A method and system in accordance with the present invention provides for a unified method and system for logical connection of congestion with the appropriate flow control responses. The method and system utilizes congestion indicators within the ingress system, egress system, and the switch fabric in conjunction with a coarse adjustment system and fine adjustment system within the ingress device and the egress device to intelligently manage the system.

BRIEF DESCRIPTION OF THE DRAWINGS

FIG. 1 illustrates a logical system for scalable processing of data packets.

FIG. 2 is a block diagram of a system in accordance with the present invention.

FIG. 3 Is a block diagram illustrating an ingress flow control system in accordance with the present invention.

FIG. 4 is a block diagram illustrating an egress flow control system in accordance with the present invention.

FIG. 5 is a block diagram illustrating a switch fabric in accordance with the present invention.

FIG. 6 is a block diagram of a per flow background update block for ingress flow control in accordance with the present invention.

FIG. 7 is a block diagram of a per packet action block for ingress flow control in accordance with the present invention.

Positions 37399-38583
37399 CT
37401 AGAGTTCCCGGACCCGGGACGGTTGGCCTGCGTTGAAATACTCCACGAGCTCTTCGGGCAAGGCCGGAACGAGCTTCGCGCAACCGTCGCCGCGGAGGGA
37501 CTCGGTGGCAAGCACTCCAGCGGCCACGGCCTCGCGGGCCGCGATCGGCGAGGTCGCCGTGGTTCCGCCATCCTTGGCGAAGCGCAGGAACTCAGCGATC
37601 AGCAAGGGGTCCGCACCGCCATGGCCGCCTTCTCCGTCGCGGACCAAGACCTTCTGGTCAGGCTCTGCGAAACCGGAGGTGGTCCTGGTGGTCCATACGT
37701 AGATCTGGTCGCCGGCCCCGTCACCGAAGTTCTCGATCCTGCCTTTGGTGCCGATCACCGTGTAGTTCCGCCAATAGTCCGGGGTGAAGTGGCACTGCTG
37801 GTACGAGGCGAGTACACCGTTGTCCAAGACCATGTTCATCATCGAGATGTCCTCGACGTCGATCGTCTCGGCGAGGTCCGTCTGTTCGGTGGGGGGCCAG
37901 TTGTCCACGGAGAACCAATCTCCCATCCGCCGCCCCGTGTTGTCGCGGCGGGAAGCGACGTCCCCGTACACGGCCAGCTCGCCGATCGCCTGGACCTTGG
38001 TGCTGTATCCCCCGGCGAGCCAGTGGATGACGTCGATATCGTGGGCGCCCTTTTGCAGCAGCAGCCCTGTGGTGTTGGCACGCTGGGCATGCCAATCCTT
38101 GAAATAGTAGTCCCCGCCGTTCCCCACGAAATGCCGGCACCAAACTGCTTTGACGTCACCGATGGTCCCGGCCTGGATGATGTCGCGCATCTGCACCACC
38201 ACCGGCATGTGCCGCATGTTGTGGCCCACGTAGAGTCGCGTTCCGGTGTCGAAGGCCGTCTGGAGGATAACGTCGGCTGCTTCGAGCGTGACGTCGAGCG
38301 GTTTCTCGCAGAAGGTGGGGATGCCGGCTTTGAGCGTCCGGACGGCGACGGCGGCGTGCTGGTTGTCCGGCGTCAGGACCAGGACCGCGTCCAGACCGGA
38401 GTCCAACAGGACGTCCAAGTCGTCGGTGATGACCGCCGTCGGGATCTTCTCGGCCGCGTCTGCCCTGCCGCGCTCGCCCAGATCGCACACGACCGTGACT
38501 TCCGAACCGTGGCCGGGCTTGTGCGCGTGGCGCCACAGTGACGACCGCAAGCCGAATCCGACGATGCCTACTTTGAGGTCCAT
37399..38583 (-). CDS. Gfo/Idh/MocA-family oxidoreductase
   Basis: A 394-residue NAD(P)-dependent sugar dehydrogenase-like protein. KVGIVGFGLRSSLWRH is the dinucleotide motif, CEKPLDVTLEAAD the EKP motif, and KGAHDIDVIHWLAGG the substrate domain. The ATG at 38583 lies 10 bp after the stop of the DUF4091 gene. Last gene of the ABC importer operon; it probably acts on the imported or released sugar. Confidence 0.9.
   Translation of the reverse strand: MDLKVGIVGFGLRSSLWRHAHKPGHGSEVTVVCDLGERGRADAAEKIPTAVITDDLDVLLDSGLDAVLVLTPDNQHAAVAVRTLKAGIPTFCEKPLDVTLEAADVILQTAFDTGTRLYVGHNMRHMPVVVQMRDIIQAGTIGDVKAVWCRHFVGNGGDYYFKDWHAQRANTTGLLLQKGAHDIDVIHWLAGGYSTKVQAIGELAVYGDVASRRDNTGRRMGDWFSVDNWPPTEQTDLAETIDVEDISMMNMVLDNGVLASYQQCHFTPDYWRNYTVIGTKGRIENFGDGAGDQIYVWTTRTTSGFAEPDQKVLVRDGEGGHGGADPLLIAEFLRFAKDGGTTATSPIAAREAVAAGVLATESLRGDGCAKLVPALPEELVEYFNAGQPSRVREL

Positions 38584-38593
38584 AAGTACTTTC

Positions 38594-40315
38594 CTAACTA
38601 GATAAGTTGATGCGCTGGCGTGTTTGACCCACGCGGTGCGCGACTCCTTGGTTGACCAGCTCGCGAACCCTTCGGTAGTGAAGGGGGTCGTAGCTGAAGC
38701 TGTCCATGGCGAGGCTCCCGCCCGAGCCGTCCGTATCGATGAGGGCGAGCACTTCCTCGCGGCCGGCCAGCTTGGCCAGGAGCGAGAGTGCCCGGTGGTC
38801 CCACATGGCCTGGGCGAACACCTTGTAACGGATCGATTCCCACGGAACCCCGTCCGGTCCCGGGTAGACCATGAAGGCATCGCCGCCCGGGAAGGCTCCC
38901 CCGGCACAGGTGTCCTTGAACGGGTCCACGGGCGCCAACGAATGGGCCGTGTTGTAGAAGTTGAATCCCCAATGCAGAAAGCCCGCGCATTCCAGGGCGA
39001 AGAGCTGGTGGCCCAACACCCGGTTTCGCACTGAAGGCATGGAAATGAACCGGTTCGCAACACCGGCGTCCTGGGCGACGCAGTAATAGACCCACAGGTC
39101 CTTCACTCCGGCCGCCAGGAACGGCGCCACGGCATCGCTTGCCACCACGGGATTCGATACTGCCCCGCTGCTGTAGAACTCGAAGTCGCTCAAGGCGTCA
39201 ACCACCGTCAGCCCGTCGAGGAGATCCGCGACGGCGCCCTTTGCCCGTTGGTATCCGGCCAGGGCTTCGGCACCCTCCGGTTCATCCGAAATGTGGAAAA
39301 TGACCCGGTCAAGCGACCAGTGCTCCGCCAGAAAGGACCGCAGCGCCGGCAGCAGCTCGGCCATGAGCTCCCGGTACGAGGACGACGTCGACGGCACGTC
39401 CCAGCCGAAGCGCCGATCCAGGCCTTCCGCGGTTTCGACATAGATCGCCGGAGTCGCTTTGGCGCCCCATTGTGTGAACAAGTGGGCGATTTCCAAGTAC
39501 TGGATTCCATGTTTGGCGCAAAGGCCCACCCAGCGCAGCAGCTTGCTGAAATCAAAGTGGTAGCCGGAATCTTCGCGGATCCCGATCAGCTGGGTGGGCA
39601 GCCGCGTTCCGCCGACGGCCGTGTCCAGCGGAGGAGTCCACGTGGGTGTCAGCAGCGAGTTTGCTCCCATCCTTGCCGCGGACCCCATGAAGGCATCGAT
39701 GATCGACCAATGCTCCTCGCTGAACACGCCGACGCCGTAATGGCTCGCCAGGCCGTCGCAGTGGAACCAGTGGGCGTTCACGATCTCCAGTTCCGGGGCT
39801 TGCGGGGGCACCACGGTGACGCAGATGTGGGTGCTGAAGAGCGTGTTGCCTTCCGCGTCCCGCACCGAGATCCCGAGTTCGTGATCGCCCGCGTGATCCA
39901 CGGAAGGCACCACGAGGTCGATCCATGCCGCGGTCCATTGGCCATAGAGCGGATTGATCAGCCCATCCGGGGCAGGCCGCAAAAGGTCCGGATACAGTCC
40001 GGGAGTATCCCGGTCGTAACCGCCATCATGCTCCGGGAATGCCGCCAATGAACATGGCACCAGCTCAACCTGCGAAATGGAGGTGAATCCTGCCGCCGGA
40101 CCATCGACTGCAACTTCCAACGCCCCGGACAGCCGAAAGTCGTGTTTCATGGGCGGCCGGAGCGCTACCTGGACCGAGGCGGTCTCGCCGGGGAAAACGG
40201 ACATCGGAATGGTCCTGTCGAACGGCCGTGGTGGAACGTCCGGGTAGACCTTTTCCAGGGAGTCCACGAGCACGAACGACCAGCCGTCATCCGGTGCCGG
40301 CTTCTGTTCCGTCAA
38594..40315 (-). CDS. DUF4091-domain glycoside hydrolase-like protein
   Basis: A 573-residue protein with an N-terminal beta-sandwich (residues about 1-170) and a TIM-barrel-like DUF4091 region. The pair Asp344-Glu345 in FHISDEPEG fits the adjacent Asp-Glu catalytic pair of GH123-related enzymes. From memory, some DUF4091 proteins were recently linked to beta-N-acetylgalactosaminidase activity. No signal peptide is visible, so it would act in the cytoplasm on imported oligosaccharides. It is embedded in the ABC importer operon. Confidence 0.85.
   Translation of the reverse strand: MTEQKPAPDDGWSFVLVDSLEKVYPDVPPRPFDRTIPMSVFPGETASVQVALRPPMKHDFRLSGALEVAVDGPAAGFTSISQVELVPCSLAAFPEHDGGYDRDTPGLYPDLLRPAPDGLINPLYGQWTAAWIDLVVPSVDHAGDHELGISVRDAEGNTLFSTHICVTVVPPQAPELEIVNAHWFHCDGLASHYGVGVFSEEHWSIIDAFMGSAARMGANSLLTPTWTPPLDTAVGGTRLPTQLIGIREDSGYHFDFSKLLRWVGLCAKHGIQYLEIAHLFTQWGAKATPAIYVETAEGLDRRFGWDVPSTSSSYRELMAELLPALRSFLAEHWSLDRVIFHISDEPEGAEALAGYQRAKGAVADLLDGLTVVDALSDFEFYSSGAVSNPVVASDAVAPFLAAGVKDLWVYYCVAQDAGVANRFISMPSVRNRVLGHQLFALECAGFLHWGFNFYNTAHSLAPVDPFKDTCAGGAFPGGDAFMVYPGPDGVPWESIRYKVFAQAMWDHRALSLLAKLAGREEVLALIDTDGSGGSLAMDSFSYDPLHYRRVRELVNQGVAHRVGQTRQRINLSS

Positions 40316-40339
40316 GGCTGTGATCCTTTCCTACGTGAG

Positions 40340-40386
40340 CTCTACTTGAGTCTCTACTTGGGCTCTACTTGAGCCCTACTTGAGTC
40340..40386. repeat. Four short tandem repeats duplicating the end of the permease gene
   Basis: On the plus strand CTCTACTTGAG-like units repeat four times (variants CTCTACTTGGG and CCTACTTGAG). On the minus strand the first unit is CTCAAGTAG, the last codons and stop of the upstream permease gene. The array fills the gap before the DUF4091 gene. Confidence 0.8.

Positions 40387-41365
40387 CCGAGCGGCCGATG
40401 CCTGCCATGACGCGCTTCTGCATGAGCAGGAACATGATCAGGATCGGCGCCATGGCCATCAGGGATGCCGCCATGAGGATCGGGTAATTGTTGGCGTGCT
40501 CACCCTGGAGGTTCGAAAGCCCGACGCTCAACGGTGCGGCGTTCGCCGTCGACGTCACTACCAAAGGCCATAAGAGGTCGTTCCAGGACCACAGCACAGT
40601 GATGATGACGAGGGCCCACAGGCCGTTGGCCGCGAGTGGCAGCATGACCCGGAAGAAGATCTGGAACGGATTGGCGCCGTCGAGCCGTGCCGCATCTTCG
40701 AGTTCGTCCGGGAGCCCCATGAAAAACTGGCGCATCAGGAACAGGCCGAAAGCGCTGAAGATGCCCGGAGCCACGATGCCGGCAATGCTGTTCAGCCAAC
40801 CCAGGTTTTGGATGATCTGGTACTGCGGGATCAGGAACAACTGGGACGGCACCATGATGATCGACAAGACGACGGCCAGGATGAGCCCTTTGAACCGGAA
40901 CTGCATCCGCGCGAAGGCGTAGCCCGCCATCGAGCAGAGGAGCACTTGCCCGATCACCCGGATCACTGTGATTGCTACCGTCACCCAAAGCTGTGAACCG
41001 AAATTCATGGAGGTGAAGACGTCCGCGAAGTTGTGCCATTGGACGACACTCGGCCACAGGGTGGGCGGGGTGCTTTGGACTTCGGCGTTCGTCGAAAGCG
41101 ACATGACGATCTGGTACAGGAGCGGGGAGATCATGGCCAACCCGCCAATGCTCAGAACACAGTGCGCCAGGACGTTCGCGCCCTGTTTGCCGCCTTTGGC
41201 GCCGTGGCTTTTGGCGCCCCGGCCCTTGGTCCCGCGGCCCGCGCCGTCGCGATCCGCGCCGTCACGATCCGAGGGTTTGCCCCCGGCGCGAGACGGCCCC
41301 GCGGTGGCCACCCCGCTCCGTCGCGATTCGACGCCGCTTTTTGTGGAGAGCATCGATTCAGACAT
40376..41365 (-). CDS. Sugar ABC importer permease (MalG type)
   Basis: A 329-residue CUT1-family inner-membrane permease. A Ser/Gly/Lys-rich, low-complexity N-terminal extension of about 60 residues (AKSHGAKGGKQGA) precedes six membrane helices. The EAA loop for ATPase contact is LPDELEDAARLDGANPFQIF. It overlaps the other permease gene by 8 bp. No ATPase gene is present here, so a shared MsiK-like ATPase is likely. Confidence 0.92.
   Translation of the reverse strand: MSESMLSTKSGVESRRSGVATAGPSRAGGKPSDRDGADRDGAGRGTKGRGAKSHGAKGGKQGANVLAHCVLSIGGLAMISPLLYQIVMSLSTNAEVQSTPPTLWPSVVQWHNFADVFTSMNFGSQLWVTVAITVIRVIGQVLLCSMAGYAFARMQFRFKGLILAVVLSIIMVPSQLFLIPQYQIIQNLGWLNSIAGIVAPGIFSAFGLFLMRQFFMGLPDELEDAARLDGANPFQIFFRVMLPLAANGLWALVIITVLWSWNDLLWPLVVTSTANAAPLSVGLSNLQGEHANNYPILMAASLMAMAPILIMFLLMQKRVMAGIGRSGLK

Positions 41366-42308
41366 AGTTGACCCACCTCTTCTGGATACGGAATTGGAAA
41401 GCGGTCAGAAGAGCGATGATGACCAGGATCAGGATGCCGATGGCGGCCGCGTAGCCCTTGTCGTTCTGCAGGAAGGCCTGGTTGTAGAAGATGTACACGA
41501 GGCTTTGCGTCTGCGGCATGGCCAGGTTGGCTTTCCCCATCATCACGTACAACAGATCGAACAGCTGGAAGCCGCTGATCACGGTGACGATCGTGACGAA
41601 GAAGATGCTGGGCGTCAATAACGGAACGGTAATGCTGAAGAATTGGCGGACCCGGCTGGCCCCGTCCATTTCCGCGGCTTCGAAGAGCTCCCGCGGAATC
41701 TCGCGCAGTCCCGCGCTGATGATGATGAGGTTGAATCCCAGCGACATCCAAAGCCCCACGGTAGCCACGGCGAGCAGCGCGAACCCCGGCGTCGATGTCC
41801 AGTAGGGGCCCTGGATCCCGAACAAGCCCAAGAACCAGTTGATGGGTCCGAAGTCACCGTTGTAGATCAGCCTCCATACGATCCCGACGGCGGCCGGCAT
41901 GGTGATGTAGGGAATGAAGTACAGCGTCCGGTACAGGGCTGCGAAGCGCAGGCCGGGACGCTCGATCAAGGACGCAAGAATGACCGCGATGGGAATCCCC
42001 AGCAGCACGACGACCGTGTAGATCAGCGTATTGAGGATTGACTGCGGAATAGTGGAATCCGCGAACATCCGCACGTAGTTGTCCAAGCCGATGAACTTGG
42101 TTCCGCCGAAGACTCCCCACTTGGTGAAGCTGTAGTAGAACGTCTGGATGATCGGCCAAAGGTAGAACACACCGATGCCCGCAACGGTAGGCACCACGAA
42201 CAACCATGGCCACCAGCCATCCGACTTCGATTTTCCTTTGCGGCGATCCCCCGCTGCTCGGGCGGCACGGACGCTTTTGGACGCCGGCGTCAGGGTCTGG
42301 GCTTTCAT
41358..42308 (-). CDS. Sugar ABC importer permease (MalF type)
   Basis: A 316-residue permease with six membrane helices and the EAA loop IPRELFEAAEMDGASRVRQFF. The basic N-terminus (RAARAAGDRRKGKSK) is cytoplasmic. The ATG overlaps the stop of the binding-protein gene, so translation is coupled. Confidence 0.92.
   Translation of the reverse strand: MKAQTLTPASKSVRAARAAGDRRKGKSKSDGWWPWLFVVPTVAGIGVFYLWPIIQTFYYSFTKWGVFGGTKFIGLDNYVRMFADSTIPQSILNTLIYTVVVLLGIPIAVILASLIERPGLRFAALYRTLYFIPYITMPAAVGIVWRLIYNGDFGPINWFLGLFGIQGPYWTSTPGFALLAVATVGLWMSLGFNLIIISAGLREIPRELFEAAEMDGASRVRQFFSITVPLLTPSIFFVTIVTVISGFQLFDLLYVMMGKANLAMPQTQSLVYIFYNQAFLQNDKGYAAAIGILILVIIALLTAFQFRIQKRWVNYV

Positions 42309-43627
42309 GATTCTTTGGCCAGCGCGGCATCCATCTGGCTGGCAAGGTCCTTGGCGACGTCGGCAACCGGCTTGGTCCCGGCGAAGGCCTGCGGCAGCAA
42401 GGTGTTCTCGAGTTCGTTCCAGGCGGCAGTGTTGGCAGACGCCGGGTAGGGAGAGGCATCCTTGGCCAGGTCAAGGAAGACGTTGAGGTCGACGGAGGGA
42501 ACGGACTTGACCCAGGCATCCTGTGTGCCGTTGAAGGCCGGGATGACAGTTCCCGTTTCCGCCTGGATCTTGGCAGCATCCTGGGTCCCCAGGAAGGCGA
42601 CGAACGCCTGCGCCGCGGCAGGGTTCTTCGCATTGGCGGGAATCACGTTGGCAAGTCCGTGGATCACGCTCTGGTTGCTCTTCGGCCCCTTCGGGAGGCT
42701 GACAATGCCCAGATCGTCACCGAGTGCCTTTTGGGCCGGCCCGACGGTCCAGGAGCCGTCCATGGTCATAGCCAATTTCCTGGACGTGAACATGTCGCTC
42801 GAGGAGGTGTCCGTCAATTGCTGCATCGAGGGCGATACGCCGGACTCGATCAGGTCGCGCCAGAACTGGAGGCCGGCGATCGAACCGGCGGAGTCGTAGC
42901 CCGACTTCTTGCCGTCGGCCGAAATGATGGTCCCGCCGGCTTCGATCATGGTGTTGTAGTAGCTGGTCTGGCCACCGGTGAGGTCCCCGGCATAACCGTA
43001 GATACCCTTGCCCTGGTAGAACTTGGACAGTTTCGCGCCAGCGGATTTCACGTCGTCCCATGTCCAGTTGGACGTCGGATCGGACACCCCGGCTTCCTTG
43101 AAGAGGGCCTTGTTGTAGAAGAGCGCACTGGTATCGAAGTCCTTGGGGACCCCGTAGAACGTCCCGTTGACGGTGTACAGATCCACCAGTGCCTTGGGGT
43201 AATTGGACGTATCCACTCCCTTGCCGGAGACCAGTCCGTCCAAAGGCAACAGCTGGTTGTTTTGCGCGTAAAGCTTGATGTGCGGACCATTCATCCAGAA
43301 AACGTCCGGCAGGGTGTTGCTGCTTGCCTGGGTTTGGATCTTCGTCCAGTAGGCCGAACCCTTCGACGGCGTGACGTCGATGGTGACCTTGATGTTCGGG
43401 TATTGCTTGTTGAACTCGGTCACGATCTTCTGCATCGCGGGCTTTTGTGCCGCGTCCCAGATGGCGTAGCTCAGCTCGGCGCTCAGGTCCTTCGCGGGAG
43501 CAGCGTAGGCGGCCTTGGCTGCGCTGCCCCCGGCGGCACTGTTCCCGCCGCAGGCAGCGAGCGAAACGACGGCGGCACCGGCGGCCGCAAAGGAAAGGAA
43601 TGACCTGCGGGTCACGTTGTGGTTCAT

FIG. 8 is a block diagram of a per-flow background update module for the egress flow control in accordance with the present invention.

FIG. 9 is a block diagram of a per packet action module for the egress flow control.

DETAILED DESCRIPTION

The present invention relates to networks and more particularly to a method and system for minimizing congestion in a processing system. The following description is presented to enable one of ordinary skill in the art to make and use the invention and is provided in the context of a patent application and its requirements. Various modifications to the preferred embodiment and the generic principles and features described herein will be readily apparent to those skilled in the art. Thus, the present invention is not intended to be limited to the embodiment shown but is to be accorded the widest scope consistent with the principles and features described herein.

Every communication system faces the problem of flow control for data packets. Congestion resulting from the flow of the packets can arise in a variety of contexts such including the convergence of several flows contending for a shared classification or scheduling resource. Classification decisions must be made to efficiently and effectively move data through the system. FIG. 1 illustrates a logical system for scalable processing of data packets. As is seen, the system 10 shows an ingress system 12 and an egress system 16. The ingress and egress systems 12 and 16 transfer packets via a switch fabric 14. Typically, in a multiprocessing system there is a plurality of ingress systems 12 and egress systems 16 that communicate simultaneously. As is also seen, each of the ingress and egress systems 12 and 16 includes a free queue 20 and 34 respectively as well as a plurality of flow queues 18 a-18 c and 30 a-30 c respectively. Typically, there is also a scheduler 32 in the egress system 16. The flow queues 18 a-18 c and 30 a-30 c schedule and momentarily store packets. The free queues 20 and 34 are for memory management in each of the systems 12 and 16.